Russia's Military Doctrine

Article excerpt

On April 21, Russian President Vladimir Putin signed a new military doctrine intended to replace the doctrine issued in 1993 and to elaborate on the military policies outlined in the new Russian national security concept, released in January (See p. 42, and ACT, January/February 2000.) The doctrine, which Russia says is "defensive in nature," states that it is designed for the current "transitional period" in both Russian politics and international relations.

The new military doctrine addresses a broad range of topics, including the nature and causes of modern wars, the internal and external military threats facing Russia, the organization and funding of the Russian military, and the principles governing Russia's use of force. It also addresses a variety of specific, militarily relevant issues in the technical, political, social, and economic spheres, including the implementation of arms control treaties, the threat posed by "illegal armed formations" within Russia, and the effective imposition of international sanctions.

In keeping with the security concept it is intended to complement, the new doctrine appears to lower the threshold for Russia's use of nuclear weapons below what was stated in the national security concept that was issued in 1997. Whereas the 1997 concept allowed the first use of nuclear arms only "in case of a threat to the existence of the Russian Federation," the new doctrine allows nuclear weapons use "in response to largescale aggression utilizing conventional weapons in situations critical to the national security of the Russian Federation." It also explicitly states for the first time that Russia "reserves the right" to use nuclear weapons to respond to all "weapons of mass destruction" attacks. Furthermore, the doctrine reaffirms Russia's negative security assurances to non-nuclear-weapon states and reiterates Russia's extension of its nuclear umbrella to its allies. (See section I [8].)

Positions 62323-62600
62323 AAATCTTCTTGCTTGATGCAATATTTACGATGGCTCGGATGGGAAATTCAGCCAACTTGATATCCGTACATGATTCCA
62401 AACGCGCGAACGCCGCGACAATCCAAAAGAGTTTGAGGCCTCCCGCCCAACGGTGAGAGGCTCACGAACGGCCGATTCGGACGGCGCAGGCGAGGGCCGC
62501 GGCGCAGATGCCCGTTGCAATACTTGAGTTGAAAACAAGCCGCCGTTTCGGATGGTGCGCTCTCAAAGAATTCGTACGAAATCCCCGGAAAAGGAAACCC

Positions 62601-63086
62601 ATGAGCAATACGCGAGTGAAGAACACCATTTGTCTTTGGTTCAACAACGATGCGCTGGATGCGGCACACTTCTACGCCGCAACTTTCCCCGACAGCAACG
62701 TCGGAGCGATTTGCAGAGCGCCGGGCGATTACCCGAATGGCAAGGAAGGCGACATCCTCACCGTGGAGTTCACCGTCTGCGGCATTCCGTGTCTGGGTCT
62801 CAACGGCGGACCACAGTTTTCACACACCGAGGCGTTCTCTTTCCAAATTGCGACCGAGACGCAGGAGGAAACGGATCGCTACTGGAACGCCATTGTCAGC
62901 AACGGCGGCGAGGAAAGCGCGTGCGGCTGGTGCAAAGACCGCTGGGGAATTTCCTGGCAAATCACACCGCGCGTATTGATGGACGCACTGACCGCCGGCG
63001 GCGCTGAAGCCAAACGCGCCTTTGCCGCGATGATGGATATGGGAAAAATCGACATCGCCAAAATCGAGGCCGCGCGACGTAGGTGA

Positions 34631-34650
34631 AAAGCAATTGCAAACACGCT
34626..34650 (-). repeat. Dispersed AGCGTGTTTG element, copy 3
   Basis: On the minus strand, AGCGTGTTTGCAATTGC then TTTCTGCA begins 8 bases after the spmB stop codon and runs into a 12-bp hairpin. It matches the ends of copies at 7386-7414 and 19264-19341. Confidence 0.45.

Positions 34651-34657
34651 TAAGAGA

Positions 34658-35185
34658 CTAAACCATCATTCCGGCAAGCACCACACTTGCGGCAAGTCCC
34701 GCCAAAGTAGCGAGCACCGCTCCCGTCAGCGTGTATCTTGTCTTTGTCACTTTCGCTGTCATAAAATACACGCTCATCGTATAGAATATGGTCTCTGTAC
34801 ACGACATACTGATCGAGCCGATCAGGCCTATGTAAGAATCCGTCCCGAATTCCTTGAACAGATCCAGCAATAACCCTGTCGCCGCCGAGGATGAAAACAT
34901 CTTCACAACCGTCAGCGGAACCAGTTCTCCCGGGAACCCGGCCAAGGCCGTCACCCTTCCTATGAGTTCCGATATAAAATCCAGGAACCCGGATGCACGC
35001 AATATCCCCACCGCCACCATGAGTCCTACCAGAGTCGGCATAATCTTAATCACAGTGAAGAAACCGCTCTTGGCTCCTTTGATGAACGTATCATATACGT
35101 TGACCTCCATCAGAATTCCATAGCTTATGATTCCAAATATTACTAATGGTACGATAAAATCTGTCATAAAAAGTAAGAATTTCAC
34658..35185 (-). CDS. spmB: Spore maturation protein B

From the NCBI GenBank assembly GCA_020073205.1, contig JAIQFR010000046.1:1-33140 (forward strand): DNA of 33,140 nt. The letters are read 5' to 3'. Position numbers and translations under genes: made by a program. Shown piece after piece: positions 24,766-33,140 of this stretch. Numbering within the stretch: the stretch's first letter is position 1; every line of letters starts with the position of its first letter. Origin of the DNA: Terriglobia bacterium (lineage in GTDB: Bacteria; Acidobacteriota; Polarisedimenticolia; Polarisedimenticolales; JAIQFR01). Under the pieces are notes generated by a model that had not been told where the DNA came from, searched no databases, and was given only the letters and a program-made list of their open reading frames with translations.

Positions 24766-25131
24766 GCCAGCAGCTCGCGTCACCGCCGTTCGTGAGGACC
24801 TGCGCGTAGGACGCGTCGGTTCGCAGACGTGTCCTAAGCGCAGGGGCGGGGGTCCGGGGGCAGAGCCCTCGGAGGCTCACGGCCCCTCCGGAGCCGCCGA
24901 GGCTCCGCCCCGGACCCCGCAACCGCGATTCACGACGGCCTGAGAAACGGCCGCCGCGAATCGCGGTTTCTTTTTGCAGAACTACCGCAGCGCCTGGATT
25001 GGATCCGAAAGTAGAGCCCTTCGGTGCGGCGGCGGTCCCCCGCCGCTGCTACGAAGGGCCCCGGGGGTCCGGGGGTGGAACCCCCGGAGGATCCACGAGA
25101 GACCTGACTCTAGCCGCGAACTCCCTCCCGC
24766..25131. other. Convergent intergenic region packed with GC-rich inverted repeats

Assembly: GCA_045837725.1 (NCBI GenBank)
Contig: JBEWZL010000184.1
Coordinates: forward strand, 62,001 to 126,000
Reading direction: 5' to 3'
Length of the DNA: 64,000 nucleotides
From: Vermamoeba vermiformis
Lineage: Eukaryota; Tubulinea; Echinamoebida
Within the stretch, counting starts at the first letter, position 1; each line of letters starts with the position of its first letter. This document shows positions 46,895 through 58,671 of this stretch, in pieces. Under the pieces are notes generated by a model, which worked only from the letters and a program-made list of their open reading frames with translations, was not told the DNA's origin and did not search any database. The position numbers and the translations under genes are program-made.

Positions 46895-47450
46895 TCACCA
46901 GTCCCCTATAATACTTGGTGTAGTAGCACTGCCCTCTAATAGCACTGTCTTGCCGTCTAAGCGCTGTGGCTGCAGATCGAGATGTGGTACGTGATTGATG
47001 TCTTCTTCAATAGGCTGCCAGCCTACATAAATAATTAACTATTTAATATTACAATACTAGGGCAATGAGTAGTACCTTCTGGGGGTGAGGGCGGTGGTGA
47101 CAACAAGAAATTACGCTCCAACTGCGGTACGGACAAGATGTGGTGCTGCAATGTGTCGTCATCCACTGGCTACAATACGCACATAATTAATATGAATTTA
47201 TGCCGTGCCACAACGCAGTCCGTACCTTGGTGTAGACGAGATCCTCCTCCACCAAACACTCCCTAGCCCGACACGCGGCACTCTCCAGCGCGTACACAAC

The following is the full text of the doctrine, originally published in Russian in the April 22 issue of Nezavisimaya Gazeta and translated by the U.S. Foreign Broadcast Information Service (FBIS). Readers should note that the words and phrases enclosed in parentheses are part of the original text, while those in brackets are clarifications inserted by FBIS.

The Russian Federation Military Doctrine (hereinafter, the Military Doctrine) constitutes the sum total of the official views (precepts) determining the military-political, military-strategic, and military-economic foundations for safeguarding the Russian Federation s military security.

The Military Doctrine is a document for a transitional period-the period of the formation of democratic statehood and a mixed economy, the transformation of the state's military organization, and the dynamic transformation of the system of international relations.

The Military Doctrine develops the Basic Guidelines for the Russian Federation's Military Doctrine of 1993 and fleshes out in respect of the military sphere the precepts of the Russian Federation National Security Concept. The provisions of the Military Doctrine are based on a comprehensive evaluation of the state of the military-political situation and a strategic forecast of its development, on a scientifically justified definition of the current and longer-term missions, objective requirements, and real potential for safeguarding the Russian Federation's military security, and also on a systematic analysis of the content and nature of modern wars and armed conflicts, and Russian and foreign experience of military organizational development and the art of war.

The Military Doctrine is defensive in nature, which is predetermined by the organic combination within its provisions of a consistent adherence to peace with a firm resolve to defend national interests and guarantee the military security of the Russian Federation and its allies.

The legal basis for the Military Doctrine is provided by the Russian Federation Constitution, Russian Federation federal laws and other normative legal acts, and the Russian Federation's international treaties in the sphere of the safeguarding of military security. …